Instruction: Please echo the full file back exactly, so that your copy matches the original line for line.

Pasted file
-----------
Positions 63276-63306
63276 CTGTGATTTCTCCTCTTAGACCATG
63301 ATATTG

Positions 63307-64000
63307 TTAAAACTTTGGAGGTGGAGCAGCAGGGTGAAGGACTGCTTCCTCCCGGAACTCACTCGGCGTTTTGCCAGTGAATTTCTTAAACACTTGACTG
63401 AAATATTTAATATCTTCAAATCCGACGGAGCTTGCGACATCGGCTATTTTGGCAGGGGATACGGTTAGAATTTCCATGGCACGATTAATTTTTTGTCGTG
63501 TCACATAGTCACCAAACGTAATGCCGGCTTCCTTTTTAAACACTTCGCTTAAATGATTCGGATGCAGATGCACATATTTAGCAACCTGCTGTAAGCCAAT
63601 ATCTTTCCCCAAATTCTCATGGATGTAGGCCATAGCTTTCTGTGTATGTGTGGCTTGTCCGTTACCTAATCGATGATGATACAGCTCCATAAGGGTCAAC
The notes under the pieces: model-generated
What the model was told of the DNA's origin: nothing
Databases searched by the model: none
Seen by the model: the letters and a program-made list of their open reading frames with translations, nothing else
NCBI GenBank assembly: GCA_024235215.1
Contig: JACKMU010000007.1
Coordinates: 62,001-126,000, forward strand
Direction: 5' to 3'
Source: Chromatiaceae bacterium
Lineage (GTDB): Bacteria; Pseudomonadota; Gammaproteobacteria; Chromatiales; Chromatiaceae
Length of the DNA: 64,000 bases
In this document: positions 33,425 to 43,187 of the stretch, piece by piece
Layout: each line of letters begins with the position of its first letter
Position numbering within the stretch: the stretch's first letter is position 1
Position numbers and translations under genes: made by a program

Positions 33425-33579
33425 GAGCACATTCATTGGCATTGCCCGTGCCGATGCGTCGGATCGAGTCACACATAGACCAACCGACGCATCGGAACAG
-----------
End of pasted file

Positions 63276-63306
63276 CTGTGATTTCTCCTCTTAGACCATG
63301 ATATTG

Positions 63307-64000
63307 TTAAAACTTTGGAGGTGGAGCAGCAGGGTGAAGGACTGCTTCCTCCCGGAACTCACTCGGCGTTTTGCCAGTGAATTTCTTAAACACTTGACTG
63401 AAATATTTAATATCTTCAAATCCGACGGAGCTTGCGACATCGGCTATTTTGGCAGGGGATACGGTTAGAATTTCCATGGCACGATTAATTTTTTGTCGTG
63501 TCACATAGTCACCAAACGTAATGCCGGCTTCCTTTTTAAACACTTCGCTTAAATGATTCGGATGCAGATGCACATATTTAGCAACCTGCTGTAAGCCAAT
63601 ATCTTTCCCCAAATTCTCATGGATGTAGGCCATAGCTTTCTGTGTATGTGTGGCTTGTCCGTTACCTAATCGATGATGATACAGCTCCATAAGGGTCAAC
The notes under the pieces: model-generated
What the model was told of the DNA's origin: nothing
Databases searched by the model: none
Seen by the model: the letters and a program-made list of their open reading frames with translations, nothing else
NCBI GenBank assembly: GCA_024235215.1
Contig: JACKMU010000007.1
Coordinates: 62,001-126,000, forward strand
Direction: 5' to 3'
Source: Chromatiaceae bacterium
Lineage (GTDB): Bacteria; Pseudomonadota; Gammaproteobacteria; Chromatiales; Chromatiaceae
Length of the DNA: 64,000 bases
In this document: positions 33,425 to 43,187 of the stretch, piece by piece
Layout: each line of letters begins with the position of its first letter
Position numbering within the stretch: the stretch's first letter is position 1
Position numbers and translations under genes: made by a program

Positions 33425-33579
33425 GAGCACATTCATTGGCATTGCCCGTGCCGATGCGTCGGATCGAGTCACACATAGACCAACCGACGCATCGGAACAG